The rising deer population in Wicklow is causing chaos for farmers who live in fear of TB, according to Wicklow IFA chair Tom Byrne.

“I’m a farmer, in particular a farmer in Wicklow where there is a huge deer problem, and I live in dread of TB. I have an area of my farm that I daren’t let cattle into because I know I will get locked up if I do,” Byrne said.

He estimates there are between 120,000 and 140,000 deer in Wicklow and says the population is “out of control”

“We have absolutely no interest in wiping out the deer herd in Wicklow completely but we want them managed and we want them controlled. We want them down to manageable numbers. A good healthy deer herd is no problem but a herd that is out of control and that’s riddled with TB is no good to anyone.”

A 2015 study, carried out by the Department of Agriculture, found that 16% of wild deer shot in the Calary area of Co Wicklow were found to be carrying TB.

About 12,500 deer are shot every year in Wicklow, however this “collapsed completely”, Byrne said. “Because of COVID-19, the bottom fell out of the venison market, which depended heavily on the restaurant trade. Venison went from about €2.20/kg down to about €4 or €5 per animal. They were making about €70 per animal before the pandemic.”

There was a national deer forum set up, Byrne said, which consisted of the NPWS, the Department of Agriculture, Coillte, all the hunting groups and all the farming groups. However, no good came of it.

“There was such vested interest in the issue, they couldn’t come to any agreement and it was abandoned,” he said.

Shooting restrictions on NPWS land in the Wicklow National Park also caused issues, Byrne said. “There was a huge population of deer on that mountain and because of bad management they came down and invaded the rest of the country.”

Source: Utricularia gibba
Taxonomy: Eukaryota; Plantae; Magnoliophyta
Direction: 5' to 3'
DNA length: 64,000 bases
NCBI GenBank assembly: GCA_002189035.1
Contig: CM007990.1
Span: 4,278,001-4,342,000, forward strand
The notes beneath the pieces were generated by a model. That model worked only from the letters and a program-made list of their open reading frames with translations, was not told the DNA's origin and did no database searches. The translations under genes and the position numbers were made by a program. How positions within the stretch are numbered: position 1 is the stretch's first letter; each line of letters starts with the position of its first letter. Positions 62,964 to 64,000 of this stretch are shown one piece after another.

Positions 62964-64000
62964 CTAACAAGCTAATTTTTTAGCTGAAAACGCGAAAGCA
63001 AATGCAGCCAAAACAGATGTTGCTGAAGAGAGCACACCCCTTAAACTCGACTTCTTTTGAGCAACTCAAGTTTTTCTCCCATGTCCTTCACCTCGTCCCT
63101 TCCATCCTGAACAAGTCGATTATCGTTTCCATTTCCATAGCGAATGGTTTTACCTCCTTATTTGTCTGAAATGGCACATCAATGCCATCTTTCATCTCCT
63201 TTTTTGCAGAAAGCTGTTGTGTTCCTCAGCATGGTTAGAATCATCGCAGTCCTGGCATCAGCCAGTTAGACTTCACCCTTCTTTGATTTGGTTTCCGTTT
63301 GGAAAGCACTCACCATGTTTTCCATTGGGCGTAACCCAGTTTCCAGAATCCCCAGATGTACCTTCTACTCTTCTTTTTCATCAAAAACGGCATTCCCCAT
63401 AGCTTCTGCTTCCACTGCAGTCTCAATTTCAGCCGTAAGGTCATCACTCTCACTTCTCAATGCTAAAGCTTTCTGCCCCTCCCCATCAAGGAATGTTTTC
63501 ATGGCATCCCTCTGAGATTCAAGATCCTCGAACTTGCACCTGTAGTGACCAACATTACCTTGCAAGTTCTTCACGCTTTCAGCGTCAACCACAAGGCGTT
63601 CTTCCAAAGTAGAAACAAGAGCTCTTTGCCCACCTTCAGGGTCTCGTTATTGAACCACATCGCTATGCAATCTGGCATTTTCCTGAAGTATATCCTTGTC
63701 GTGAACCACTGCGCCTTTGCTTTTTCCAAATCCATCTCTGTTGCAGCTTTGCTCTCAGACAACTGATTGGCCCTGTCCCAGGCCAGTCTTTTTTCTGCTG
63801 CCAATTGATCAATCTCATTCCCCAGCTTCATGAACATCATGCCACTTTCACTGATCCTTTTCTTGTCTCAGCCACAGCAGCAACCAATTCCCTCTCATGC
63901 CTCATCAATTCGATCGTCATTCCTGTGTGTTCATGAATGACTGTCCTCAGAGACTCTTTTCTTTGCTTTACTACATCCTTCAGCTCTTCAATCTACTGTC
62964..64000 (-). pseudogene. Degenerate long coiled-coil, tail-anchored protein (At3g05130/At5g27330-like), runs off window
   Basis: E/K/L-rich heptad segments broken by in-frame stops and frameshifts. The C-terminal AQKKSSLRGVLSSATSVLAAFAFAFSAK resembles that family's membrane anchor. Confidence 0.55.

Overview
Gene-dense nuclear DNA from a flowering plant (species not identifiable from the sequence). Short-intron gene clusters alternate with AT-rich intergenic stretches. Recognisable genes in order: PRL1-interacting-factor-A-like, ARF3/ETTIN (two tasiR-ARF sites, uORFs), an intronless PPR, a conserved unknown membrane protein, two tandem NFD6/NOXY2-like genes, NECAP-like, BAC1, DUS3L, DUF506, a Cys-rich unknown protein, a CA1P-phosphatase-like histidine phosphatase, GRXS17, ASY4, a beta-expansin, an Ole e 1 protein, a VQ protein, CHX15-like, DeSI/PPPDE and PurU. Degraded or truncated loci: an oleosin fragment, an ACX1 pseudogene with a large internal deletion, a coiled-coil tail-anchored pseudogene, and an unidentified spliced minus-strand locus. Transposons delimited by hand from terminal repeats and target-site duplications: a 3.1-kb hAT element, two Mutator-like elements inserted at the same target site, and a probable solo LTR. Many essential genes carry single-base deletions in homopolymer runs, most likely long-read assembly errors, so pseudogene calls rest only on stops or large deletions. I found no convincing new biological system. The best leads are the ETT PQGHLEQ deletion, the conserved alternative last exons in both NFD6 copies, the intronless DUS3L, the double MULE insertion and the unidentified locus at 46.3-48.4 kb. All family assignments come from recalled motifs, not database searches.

Deer trampling silage

Galway IFA chair Stephen Canavan said the deer situation in Galway has improved but that they are by no means at the end of the problem yet.

“We were having awful issues here last summer with deer trampling through silage ground, but things have improved since we got the NPWS on board.

“They granted section 42s [shooting licences] to farmers in certain areas who were having serious issues and the shooting licence was extended. The market for venison has also seemed to pick up a bit which has helped the situation.”

Canavan said the majority of the issues were stemming from Coillte-owned forests.

“The deer had vast areas of Coillte forests to hide and they were coming out then at night and grazing farmers’ grass.

“Incidences of TB were also higher in places with a higher deer population which is another major issue,” he said.

Road safety issues

Deer are causing a huge road safety problem in parts of Co Waterford, Fine Gael councillor for Dungarvan Pat Nugent has said. Five dead deer were seen on a 22km stretch of the Youghal, Co Cork to Tallow, Co Waterford road in a single journey this week, he said.

“There is going to have to be a major, transparent cull of the deer population sooner rather than later because the problem is getting worse,” Nugent said. “When you see carcases along the road you know it’s bad.”

Farmers, he said, are aware the deer are grazing their fields but aren’t certain how much grass is being grazed, adding “they’re eating a lot more than we realise.”